Saturday, February 11, 2012

Obamacare or not Obamacare?

Over at Washington Monthly, Jesse Singal asked today for opinions about the term "Obamacare." Is it derogatory or is it neutral? Should supporters use it or not use it? People on both side do use it. It's an easy shorthand, less awkward than "the Affordable Care Act." But in using it, are we ceding a propaganda advantage to the right? I'm inclined to say we are. here's my reasoning.

I think the term is perceived as more negative than neutral or positive. The right certainly uses it a sneering scare term hoping to turn it into a liability, like they did "liberal" for the last thirty-five years. But, even if it was merely neutral, I would still be against using it. This kind of personalizing detracts from the actual content of the legislation and turns approval of the legislation into a referendum of whether or not you like Obama. That is, when you call it Obamacare, people who don't like Obama are immediately inclined to hate it and anything about it.

When you call it "healthcare reform" or the "Affordable Care Act" you neutralize it a little, but people are still inclined to think about it as nothing more than the individual mandate, which almost everyone hates.

However, when you mention actual elements of the legislation, like no discrimination for preexisting conditions, you force people to think about it. If someone hates Obamacare and thinks it should be repealed, a position most Republicans and a lot of independents rally around, ask if that means they want to open the doughnut hole or throw college kids off their parents' insurance or repeal tax credits for the smallest businesses to buy insurance. Most will back off from blanket hostility.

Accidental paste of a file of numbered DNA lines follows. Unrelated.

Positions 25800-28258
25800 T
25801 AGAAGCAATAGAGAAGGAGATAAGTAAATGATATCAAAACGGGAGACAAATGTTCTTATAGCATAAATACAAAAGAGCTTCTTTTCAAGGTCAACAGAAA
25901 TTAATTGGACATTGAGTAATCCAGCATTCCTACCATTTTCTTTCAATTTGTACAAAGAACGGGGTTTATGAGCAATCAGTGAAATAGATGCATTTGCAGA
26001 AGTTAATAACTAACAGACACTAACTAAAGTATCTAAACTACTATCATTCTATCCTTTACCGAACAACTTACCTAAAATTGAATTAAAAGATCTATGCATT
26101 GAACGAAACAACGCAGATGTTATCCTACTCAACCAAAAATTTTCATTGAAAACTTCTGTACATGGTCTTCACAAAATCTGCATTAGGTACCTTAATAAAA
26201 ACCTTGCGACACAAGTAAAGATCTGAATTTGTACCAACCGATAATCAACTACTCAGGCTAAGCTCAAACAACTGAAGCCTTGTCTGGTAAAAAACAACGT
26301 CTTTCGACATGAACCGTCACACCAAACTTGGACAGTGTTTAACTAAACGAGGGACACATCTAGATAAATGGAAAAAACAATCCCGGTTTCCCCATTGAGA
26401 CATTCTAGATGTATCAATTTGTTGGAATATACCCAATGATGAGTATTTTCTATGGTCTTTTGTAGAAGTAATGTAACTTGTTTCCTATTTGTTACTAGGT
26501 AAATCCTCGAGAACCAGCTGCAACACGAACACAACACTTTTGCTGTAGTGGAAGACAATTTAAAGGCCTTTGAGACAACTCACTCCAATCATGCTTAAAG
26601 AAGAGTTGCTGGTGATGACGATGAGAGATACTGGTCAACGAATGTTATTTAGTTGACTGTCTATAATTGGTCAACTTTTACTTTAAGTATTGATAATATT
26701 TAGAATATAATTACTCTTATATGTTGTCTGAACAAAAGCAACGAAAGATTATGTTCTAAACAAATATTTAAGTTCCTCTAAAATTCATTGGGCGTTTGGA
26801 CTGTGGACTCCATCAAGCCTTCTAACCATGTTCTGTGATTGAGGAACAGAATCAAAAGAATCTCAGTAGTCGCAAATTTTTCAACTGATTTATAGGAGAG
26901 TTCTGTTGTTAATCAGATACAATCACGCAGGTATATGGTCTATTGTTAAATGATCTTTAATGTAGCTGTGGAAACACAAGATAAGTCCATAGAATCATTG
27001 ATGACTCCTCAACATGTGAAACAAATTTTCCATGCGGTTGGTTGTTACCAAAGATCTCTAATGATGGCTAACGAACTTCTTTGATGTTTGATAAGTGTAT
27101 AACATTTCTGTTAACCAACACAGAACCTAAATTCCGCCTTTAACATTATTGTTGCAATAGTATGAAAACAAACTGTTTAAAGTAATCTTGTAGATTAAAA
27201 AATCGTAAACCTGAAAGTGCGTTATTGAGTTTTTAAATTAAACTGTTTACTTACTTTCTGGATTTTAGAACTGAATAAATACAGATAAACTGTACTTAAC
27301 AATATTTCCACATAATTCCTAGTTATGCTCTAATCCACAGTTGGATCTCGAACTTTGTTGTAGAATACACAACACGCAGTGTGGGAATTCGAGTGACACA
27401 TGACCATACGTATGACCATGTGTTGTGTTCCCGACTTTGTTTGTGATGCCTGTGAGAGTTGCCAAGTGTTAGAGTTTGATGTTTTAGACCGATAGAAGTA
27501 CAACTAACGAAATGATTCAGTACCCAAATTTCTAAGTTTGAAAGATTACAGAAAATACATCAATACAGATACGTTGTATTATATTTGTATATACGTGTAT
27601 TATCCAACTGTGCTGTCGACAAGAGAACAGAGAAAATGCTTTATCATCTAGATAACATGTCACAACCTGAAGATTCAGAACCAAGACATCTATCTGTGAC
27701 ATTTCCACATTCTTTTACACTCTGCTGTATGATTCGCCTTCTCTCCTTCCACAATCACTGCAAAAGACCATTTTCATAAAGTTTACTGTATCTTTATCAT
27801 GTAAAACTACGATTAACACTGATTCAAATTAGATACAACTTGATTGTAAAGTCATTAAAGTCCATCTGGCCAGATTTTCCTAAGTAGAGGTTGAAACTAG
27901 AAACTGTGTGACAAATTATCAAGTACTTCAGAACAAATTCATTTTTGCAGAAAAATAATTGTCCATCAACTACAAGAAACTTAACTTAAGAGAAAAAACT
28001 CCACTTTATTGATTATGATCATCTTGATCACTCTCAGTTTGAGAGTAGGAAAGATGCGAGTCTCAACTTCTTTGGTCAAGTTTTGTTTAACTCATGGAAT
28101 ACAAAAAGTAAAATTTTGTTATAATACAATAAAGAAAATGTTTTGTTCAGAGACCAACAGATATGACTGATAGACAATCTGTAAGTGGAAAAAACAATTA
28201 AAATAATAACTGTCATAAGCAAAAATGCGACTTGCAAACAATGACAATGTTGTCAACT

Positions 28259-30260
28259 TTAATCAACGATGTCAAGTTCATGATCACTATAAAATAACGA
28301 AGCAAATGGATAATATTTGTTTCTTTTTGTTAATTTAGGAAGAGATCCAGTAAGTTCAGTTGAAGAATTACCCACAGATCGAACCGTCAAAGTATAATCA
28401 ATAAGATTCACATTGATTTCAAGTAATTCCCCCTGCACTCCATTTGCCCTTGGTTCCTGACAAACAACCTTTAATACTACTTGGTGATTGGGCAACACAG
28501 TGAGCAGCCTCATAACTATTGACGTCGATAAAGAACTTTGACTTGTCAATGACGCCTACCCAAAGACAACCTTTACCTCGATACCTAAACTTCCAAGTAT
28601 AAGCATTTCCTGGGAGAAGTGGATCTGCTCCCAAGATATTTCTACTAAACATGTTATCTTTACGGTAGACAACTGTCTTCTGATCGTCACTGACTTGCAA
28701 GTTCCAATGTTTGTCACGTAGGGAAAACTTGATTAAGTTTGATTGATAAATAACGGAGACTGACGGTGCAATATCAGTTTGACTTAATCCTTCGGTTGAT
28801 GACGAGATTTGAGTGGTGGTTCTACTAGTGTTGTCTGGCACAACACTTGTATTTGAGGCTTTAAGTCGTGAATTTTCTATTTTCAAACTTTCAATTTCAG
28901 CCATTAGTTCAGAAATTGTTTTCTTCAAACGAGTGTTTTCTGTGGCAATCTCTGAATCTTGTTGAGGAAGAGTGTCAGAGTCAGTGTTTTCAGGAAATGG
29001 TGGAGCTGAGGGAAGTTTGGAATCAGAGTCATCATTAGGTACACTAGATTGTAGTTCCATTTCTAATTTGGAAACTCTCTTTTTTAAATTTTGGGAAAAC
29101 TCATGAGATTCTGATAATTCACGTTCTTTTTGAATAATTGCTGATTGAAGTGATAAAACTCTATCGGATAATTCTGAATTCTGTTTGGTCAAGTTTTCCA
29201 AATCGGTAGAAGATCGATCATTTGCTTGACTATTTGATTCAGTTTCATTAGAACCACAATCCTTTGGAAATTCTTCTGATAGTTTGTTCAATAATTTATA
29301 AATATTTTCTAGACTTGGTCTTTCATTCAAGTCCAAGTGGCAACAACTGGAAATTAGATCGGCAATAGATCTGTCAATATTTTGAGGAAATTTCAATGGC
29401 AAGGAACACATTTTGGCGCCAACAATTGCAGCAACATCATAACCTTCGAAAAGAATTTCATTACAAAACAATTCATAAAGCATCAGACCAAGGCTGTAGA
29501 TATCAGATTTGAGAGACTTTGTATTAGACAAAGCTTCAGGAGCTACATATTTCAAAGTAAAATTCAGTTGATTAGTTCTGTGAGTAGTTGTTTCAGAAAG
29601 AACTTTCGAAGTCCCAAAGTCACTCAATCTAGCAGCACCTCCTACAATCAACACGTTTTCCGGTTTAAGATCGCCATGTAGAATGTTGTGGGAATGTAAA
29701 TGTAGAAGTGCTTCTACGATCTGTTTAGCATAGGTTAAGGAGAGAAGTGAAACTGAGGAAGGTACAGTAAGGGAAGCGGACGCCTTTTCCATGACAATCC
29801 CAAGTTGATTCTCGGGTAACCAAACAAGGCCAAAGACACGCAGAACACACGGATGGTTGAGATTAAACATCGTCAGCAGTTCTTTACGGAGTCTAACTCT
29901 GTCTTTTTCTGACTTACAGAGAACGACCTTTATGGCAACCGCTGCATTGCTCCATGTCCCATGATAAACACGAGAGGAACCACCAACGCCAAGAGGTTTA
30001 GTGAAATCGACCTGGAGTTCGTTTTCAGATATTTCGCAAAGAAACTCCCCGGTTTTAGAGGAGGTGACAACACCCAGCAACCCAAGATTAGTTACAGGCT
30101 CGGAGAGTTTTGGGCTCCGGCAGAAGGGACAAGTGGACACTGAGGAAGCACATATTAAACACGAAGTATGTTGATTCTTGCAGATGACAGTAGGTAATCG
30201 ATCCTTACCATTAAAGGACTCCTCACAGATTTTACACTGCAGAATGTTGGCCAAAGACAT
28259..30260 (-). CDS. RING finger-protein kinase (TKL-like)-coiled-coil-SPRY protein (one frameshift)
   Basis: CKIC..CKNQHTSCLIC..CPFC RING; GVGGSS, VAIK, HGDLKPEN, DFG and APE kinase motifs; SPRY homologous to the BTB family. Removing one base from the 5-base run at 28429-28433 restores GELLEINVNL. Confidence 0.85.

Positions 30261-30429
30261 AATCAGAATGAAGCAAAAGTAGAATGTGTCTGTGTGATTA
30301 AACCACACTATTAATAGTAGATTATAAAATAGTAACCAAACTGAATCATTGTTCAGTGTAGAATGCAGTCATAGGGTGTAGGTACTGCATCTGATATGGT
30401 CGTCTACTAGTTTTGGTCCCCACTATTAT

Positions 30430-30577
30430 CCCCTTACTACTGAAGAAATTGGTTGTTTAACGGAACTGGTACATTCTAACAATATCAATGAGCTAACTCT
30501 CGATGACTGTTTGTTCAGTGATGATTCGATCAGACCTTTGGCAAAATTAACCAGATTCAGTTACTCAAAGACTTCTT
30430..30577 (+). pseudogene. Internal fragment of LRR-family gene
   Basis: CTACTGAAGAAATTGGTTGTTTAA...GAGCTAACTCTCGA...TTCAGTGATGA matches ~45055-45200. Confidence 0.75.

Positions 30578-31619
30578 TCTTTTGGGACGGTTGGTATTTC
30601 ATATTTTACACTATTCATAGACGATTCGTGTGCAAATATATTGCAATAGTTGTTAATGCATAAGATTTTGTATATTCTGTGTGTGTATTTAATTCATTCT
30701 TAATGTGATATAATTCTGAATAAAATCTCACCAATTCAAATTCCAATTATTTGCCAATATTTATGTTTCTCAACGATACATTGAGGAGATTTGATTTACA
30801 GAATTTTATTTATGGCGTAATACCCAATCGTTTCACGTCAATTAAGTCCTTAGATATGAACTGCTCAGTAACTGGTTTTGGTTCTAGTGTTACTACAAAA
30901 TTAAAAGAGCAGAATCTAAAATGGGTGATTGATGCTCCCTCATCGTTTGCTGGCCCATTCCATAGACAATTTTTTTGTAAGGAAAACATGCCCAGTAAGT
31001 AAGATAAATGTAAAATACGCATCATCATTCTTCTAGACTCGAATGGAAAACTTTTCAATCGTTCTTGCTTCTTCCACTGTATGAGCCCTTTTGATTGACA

Many of the commenters on Singal's post say we need to take control of the word and make a term of pride. I find that naive. That almost never works. It might be something that can be used by a minority group over a long term--"queer" was brought up in the comments--but politics demands results in the short term. Democrats have nine months to convince people that healthcare reform is a greater positive that a negative.

It's always a bad idea to let the other side define your terms, like saying "Social Security reform" when we mean "privatization" and "benefit cuts." Democrats and liberals are really bad at that game. We used to be better at it--New Deal, Great Society, pro-choice. For the last generation, conservatives have run circles around us. They are great at message discipline and we suck at it. We need to relearn those skills.


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